Interviewed by Len Feldman
Assembly Member Susan Bonilla is one of a growing number of educators who serve in the California Legislature. A former English teacher in Mt. Diablo, she chairs the Assembly Select Committee on Increasing the Integration of Science, Technology, Engineering and Math (STEM) in Education in California K-14 schools. She authored AB 484, the CTA-backed measure that suspended the STAR exam so that the state could bring its student assessment system in line with the new Common Core State Standards.
Bonilla represents Assembly District 14, which includes portions of Contra Costa and Solano counties.
What did you do before becoming a lawmaker?
My real job is being a teacher. Teaching is the career that best reflects my passion and values, and it continues to be relevant to my work in Sacramento. I was teaching English, Macbeth to be precise, in the Mount Diablo School District, when I was first elected to Concord City Council in a surprise grassroots victory. Four years later, I moved to the Contra Costa County Board of Supervisors and enjoyed the opportunity to work on strengthening the safety net for many of the same families I had served in the classroom.
What led you to run for office?
My first reaction to jumping into politics, even at the local level, was similar to most people. Why would I ever consider the hassle, frustration and gridlock to be worth the exposure and impacts on myself and my family? But it has been a fulfilling choice, as I can now help shape statewide education policy from the unique perspective of a teacher who is passionate about education.
What steps should the Legislature take to help schools succeed?
While many people focus on the percentage of the state budget that goes to fund education and feel that 50 percent is a huge share, the reality is we have been disinvesting in education over the last 40 years as measured by the percentage of personal income spent on schools, shrinking from 5.6 percent 40 years ago to 3.5 percent today. The Legislature needs to lead on increasing funds for education and advocate for a lower voter threshold for local parcel taxes to be passed for education.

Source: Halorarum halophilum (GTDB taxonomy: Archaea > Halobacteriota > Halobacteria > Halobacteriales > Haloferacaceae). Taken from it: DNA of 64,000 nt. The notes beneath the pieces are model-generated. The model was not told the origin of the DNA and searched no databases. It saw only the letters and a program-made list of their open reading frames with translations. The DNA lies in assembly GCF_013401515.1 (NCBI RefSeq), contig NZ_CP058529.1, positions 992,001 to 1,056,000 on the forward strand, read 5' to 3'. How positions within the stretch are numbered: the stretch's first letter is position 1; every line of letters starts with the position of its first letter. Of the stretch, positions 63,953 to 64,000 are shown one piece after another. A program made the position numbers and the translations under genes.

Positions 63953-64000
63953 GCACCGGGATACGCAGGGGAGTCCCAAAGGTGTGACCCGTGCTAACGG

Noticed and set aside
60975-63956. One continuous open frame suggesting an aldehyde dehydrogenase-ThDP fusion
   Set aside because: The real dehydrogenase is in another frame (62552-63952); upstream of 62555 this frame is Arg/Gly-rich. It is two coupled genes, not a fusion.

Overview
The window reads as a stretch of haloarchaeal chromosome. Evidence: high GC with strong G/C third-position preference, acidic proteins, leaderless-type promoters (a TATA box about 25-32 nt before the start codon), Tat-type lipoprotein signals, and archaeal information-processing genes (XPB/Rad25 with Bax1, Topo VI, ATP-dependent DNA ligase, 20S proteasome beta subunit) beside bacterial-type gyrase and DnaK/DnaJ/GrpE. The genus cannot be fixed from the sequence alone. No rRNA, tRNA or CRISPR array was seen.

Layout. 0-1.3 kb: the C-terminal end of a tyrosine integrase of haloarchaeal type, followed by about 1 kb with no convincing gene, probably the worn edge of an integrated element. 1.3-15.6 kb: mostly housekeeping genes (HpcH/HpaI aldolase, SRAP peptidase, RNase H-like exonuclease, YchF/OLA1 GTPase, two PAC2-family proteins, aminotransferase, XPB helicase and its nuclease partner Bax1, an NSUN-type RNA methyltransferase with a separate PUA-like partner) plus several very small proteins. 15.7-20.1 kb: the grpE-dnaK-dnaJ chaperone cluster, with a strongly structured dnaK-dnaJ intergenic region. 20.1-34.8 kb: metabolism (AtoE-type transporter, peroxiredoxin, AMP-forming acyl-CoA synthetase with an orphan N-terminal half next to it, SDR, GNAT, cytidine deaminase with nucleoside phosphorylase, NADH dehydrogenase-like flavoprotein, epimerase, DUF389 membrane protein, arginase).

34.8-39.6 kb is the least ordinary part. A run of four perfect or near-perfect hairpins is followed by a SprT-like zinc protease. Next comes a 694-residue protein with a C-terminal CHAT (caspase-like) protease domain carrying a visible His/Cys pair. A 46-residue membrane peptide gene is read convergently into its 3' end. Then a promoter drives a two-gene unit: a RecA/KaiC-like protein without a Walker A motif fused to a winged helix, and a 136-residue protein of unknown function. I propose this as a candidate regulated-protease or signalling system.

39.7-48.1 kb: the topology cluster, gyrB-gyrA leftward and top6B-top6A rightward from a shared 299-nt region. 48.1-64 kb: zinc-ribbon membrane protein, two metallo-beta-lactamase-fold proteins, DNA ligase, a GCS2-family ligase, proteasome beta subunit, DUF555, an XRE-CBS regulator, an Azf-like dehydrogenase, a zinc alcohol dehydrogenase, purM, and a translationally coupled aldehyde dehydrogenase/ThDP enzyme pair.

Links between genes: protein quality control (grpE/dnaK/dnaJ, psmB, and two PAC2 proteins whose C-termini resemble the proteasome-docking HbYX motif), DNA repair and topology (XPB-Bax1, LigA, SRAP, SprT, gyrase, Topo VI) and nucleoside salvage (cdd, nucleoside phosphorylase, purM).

As chair of the Assembly Budget Committee on Education Finance, I created the impetus for an improved compromise to be reached on the Local Control Funding Formula. We need to continue to work on successful implementation of the formula and accountability measures. Given the importance of education for California's success, teachers are significant stakeholders and will make the difference on the issue of increasing funding. The passage of Proposition 30 demonstrated the leadership of a teacher-led initiative that has stabilized California's finances for the next several years. We need your help and determination again to get our state priorities sorted out.
What are your hopes for public education?
Let’s refocus the discussion about education in our state. We have heard enough criticism and have seen the ineffectiveness of short-sighted reform efforts. Now is the time for experienced educators to lead with proven solutions and demonstrate how increased resources can help our students become successful. Communities need to hear the voices of their teachers restoring hope and confidence in public education. We need to continue preparing our students and schools for today’s fast-paced and dynamic job market. Our students deserve this opportunity to be challenged by standards that require analytical thinking.
Last year, I worked with the governor and helped secure $1.25 billion in funding for implementing Common Core State Standards. The infusion of this one-time funding for professional development and technology upgrades means we are positioned to transition to a successful 21st century model of education and provide educators with the tools to advance instruction and integrate technology into the learning environment. That is why I authored AB 484 this year — one of the most important and revolutionary changes to education policy. With this new law, our schools can move away from outdated STAR tests and prepare students and teachers for better assessments that reflect the real-world knowledge needed for young people to succeed in college and careers.
What advice would you give educators about working with the legislators?
As lawmakers, we must hear from teachers and understand their concerns and recommendations to improve our schools. I encourage teachers to meet with their state representatives at the Capitol and in their districts, and share feedback of what they are experiencing in the classrooms. Recently I was invited to attend Mount Diablo Education Association's teacher representative meeting. It was valuable to get direct feedback and suggestions from teachers on AB 484, including ideas for future legislation.
Educate your legislators and hold them accountable. Let's see if we can pass the test!
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